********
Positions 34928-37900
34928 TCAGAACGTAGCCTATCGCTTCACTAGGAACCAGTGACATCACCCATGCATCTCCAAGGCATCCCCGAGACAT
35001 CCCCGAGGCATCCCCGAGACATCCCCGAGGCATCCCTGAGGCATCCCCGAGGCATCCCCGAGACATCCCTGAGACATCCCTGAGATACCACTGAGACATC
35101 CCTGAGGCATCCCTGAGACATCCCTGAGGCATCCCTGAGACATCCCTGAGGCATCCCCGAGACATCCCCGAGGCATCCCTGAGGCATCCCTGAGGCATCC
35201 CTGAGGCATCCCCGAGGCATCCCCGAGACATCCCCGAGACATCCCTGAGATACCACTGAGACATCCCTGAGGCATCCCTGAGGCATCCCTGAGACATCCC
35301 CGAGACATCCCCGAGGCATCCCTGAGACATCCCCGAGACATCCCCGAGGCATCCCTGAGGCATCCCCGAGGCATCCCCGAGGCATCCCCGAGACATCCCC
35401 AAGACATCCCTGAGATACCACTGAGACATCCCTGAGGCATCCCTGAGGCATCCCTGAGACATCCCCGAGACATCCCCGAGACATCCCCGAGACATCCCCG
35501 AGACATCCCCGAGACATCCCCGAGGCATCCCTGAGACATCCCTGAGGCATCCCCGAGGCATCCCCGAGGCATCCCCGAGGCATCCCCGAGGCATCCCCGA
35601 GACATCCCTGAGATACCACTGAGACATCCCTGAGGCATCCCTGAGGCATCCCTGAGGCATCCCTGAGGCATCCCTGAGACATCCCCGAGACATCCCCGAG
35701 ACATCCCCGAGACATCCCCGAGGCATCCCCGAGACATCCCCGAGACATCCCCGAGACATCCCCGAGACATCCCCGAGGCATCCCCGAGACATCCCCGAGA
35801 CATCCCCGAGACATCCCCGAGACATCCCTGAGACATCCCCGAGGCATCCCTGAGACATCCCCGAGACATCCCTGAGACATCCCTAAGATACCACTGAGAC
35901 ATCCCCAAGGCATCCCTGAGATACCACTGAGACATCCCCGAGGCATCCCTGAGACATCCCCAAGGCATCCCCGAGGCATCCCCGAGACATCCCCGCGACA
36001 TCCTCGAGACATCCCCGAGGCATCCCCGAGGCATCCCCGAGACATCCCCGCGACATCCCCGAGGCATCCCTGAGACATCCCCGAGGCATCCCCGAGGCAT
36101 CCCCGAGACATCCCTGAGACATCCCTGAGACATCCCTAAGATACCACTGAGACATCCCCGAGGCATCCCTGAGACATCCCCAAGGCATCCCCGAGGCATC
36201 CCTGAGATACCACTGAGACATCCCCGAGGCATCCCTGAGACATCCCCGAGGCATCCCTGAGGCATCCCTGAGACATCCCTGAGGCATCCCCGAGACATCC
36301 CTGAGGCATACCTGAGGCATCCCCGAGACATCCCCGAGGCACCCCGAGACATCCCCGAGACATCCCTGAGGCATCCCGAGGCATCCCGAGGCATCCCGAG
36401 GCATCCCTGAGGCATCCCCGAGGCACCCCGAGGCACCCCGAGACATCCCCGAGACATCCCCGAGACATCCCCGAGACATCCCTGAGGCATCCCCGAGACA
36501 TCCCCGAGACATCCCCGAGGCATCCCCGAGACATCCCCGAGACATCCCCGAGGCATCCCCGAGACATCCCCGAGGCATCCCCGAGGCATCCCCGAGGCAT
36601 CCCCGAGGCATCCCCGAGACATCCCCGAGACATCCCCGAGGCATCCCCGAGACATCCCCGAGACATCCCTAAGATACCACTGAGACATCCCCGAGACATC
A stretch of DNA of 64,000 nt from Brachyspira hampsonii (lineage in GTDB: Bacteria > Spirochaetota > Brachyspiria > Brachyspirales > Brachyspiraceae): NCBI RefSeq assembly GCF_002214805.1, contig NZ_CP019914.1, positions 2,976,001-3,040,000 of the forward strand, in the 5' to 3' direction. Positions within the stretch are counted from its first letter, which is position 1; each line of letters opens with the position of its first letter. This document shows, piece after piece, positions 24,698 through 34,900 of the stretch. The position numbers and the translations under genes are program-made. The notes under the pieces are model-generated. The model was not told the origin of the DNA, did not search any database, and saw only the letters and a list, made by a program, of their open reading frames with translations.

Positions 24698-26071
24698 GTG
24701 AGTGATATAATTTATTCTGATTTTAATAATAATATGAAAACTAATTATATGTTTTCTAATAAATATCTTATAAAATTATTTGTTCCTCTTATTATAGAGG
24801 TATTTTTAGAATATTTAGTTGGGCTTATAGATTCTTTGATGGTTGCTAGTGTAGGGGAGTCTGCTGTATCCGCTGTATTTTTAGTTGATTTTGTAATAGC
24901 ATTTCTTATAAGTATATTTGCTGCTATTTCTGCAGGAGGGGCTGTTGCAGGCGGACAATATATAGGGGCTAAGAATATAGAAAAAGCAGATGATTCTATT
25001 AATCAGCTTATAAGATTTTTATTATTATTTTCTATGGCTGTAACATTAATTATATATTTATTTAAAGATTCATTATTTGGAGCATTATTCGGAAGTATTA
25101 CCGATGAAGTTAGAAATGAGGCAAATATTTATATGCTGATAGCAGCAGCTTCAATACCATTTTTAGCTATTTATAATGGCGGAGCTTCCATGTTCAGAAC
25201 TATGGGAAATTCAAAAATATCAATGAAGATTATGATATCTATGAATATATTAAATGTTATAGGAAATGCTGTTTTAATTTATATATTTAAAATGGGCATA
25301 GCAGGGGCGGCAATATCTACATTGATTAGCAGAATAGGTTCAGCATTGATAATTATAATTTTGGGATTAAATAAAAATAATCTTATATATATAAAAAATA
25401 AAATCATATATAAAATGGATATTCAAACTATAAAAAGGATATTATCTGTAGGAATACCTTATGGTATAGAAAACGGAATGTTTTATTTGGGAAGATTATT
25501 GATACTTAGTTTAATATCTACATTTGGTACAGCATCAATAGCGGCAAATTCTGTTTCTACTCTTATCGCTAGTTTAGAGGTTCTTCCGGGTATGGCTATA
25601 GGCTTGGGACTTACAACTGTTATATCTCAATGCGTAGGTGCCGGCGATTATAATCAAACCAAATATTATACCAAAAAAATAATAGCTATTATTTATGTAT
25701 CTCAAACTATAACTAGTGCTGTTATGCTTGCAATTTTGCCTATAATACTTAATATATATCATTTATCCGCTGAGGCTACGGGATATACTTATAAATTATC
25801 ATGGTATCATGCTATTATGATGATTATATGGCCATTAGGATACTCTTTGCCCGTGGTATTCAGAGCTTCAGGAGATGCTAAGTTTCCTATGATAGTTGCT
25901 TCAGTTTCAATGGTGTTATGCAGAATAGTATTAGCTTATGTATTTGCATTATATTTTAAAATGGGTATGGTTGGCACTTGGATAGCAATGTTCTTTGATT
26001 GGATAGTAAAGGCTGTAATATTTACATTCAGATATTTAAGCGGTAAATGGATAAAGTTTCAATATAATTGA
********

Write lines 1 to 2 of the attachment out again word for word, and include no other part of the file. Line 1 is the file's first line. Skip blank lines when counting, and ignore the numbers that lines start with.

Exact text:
Positions 34928-37900
34928 TCAGAACGTAGCCTATCGCTTCACTAGGAACCAGTGACATCACCCATGCATCTCCAAGGCATCCCCGAGACAT